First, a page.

Editor's note: This story was originally published on Oct. 22, 2020.
Flora’s Market Run also will include August Rhodes bakery, the Prep & Pastry spinoff that took over the restaurant’s original location at 3073 N. Campbell Ave. The bakery, which supplies bread to the both Prep & Pastry Tucson locations and Commoner & Co. as well as several restaurants including North Italia in La Encantada, will be the primary baker for the grocery store.
Prep & Pastry’s Nathan Ares said he and his partners recently finalized the lease agreement for the 12,000-square-foot space at 2513 E. Sixth St. that had housed Rincon Market since the early 1960s. The market opened in 1926 and closed in early June after the operators failed to pay the rent, according to notices posted on the store’s windows by the landlord.
“Imagine a small local Sam Hughes-driven Whole Foods,” Ares said. “We’re going to have more of a variety than Rincon Market had when it comes to grocery items ... but (Flora’s also will be the place to go) if you want to grab a box of cereal but also want house-cured meats and great cheeses and local beef and things like that.”
Flora’s also will partner with a number of Tucson specialists, from Maya Tea to florist Colleen LeFluer from Atelier de LaFleur and Creative Kind gift shop and paper goods to broaden its offerings beyond your big-box grocers. Many of those local businesses have seen dramatic declines as a result of COVID-19.
“All of our local friends, we’re going to bring them on in and say, ‘Hey, things are down right now but let’s see if we can bring you in and see if we can get you some more exposure,’” Ares said.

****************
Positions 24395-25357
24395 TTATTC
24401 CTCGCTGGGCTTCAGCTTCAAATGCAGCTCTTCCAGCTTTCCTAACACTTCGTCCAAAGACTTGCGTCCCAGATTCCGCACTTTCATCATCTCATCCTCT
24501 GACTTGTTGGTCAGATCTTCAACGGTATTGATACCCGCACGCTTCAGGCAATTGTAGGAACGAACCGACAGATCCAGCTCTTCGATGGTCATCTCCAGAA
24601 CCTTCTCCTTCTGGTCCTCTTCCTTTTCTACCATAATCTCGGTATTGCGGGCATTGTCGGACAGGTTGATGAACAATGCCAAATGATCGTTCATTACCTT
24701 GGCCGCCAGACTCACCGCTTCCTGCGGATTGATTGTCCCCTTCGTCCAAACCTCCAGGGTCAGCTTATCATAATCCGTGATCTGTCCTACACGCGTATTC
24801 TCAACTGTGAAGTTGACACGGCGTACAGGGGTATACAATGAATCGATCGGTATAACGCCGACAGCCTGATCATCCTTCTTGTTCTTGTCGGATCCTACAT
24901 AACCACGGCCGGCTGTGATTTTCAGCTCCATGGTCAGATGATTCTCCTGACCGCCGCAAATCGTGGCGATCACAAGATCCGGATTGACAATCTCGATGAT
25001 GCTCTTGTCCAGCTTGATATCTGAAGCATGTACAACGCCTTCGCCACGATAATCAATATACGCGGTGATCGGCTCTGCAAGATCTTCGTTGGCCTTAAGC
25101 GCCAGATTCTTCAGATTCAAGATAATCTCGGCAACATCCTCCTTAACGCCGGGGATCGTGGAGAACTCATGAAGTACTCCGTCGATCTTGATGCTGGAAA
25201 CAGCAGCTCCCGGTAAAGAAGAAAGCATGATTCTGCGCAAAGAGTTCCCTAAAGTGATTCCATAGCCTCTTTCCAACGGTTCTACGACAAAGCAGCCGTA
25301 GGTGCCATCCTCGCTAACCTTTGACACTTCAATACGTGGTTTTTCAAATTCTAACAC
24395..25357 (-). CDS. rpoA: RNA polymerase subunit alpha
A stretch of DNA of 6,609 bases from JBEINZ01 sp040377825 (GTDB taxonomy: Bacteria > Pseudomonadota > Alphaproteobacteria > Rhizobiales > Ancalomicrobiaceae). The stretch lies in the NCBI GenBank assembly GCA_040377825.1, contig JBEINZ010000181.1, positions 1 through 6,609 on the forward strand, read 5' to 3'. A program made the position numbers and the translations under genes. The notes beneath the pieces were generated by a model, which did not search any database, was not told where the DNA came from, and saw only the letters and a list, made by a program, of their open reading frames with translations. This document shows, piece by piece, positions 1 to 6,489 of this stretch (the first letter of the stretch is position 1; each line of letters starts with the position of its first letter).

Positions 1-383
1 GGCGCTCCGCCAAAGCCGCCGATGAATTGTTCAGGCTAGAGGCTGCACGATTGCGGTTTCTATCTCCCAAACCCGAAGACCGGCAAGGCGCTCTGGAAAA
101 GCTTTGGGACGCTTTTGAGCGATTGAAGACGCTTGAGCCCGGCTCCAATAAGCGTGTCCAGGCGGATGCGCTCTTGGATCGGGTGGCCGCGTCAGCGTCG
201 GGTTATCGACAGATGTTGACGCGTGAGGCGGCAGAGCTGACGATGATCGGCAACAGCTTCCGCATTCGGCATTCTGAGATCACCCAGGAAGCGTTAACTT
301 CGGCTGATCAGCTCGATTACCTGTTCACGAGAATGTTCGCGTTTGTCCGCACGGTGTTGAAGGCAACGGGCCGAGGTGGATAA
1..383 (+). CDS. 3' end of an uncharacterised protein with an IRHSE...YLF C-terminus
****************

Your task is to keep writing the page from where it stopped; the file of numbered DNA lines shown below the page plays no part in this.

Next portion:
Ares said they hope to open the grocery store by year’s end after a concentrated build-out that will include maintaining the building’s exposed brick and beam interiors and adding tile to a back wall to give it a cleaner look. The restaurant will take awhile longer, he said; they hope to open it early next year.
“We’re really going to take our time making sure that we are remodeling the location in the sense that nobody walks in and it looks like Rincon Market all over again,” he said. “We are really going to bring it into our image of what a neighborhood market and restaurant will look like.”
Other local partners include the Tucson farm-to-table supplier Pivot Produce, which works with area farms to supply restaurants with locally sourced produce. And the grocery side of Flora’s will include house-cured meats, build-your-own cheese boards, grab-and-go salads, sandwiches and meals in the deli as well as local craft beers that you can mix and match to create your own six-pack.
Ares said the landlord for Rincon Market reached out to him and his partners last summer after they got out of a lease for a market project they had planned to do in the Foothills. COVID-19 put the kibosh on those plans, he said.
The Flora restaurant will offer counter service, fast-casual breakfast and lunch and table-service dinner with a menu that will include salads, sandwiches and wood-fired pizzas, chicken and salmon.